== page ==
Terminology

Our words are important.  This is true in politics and in fashion history.  I love people who have the strength to sell old clothes online because I know how much work it can be, but what I don’t like is how a garment can morph from its original purpose to something entirely different in the interest of selling that garment.

The garment shown above is a gymsuit.  Period.  It is not a playsuit.  It is not a romper. It is, despite what etsy listings would lead one to believe, a gymsuit.

This is a bathing suit by Tina Leser.  Period.  It is not a playsuit.  It is not a romper. It is, despite what etsy listings would lead one to believe, a bathing suit.

 

This is a 1911 bathing suit.  A similar suit is currently listed on etsy as a “1920’s Cotton Playsuit, Beach Romper, Athletic Wear,  Bloomers” but it too, is a bathing suit.  Nowhere in the description, nor in the tags, was the term bathing suit even used.  That would completely  eliminate that suit from the search I regularly do for older bathing suits.

But more importantly, things like this change the terminology of fashion and of clothing.  It’s like calling a short 1920s dress a “mini”, or a long 1930s dress a “maxi”.  These terms did not come into use until decades later, and so using them in an older context is incorrect.  I will agree that it is possible that some people might have referred to the Tina Leser type suit as a playsuit, but rompers were for toddlers, not for grown women.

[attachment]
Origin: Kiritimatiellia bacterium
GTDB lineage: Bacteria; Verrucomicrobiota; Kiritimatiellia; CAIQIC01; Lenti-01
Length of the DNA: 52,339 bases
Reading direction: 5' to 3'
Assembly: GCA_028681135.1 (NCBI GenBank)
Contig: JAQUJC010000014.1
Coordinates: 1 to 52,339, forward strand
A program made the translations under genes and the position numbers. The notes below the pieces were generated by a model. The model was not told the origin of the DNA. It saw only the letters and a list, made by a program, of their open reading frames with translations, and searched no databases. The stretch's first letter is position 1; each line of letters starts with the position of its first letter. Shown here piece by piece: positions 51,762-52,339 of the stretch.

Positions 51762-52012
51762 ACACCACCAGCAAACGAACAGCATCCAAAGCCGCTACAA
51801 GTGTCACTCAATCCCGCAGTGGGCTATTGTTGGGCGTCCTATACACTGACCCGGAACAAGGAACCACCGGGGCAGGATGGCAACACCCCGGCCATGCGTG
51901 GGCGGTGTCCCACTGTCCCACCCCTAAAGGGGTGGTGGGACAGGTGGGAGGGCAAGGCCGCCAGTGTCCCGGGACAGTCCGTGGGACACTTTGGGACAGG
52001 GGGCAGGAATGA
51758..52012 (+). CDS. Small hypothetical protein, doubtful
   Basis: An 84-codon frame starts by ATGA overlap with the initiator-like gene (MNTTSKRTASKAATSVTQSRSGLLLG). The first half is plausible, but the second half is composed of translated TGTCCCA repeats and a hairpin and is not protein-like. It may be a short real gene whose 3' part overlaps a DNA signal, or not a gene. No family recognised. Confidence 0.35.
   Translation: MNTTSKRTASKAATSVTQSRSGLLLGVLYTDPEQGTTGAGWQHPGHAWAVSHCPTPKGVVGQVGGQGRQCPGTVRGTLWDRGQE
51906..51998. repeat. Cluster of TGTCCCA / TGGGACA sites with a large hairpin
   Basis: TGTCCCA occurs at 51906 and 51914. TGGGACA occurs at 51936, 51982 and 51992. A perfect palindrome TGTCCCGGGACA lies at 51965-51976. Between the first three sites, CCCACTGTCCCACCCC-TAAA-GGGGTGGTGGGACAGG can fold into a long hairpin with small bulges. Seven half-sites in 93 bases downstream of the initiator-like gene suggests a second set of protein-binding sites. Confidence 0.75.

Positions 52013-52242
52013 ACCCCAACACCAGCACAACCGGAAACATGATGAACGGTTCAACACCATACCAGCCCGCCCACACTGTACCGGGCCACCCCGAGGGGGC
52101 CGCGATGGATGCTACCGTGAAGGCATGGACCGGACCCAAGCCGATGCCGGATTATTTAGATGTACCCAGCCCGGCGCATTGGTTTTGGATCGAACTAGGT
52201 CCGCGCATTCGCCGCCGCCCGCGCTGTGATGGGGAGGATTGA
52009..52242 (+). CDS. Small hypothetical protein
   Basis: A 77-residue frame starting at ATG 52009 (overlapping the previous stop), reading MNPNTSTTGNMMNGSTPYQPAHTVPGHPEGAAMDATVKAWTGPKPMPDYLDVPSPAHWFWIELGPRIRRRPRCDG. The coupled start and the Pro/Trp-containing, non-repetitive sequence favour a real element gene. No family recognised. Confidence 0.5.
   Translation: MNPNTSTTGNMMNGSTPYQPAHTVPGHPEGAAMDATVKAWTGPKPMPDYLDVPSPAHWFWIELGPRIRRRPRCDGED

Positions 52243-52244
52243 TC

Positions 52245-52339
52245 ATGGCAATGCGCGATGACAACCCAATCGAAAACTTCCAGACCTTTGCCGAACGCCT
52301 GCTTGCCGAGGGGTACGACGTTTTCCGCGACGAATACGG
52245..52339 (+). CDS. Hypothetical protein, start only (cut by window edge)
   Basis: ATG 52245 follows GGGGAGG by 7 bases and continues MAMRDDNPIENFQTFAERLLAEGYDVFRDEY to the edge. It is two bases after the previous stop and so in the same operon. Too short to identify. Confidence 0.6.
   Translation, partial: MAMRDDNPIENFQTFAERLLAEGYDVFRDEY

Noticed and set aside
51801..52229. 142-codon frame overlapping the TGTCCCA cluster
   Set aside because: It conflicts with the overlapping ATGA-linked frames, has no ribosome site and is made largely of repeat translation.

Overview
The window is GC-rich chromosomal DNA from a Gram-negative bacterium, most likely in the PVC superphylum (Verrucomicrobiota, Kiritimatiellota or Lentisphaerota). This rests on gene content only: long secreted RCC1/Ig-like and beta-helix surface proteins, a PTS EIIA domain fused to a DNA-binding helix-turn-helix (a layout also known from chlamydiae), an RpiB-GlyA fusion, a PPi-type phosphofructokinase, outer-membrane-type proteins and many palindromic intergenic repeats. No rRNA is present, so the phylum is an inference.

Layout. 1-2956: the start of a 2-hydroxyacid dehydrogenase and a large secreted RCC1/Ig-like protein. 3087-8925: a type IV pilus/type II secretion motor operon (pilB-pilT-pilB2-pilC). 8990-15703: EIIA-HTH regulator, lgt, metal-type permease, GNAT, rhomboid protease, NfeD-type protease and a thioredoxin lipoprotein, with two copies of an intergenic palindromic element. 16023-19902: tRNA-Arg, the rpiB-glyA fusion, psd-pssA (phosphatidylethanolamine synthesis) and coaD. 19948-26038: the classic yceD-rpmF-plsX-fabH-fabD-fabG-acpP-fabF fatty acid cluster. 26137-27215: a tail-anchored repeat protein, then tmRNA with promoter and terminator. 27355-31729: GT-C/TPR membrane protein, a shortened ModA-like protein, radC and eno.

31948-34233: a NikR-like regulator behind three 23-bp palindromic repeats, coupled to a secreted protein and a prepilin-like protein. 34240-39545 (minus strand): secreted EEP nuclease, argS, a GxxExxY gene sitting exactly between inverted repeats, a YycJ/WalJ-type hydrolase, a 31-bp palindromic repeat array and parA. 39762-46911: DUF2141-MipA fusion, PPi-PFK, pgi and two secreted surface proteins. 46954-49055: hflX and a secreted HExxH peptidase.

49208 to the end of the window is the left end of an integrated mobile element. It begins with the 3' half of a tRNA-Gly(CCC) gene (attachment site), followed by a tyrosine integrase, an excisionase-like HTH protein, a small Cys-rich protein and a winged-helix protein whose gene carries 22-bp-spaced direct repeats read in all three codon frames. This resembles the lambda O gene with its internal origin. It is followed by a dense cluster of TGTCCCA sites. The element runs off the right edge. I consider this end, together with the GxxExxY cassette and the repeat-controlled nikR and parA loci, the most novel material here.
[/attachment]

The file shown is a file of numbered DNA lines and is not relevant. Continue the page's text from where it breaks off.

As of this writing, there are 3125 listings for “playsuit” in the women’s vintage category on etsy.  Most of these are for 1950s and 1960s bathing suits.  Some are for 1980s jumpsuits.  And all are titled and tagged in a manner that a serious collector is never going to find them.

UPDATE: I know better than to make a statement so definite as ” rompers were for toddlers, not for grown women.”  A friend has emailed a photo of a 1920s sewing pattern of a one piece garment with legs for ladies, misses and girls, and the pattern refers to it as a romper.  Let me rephrase that to say that in my experience, rompers were worn by my little sister and cousins in the 1960s, and I wore culotte dresses in the 60s and jumpsuits in the 70s.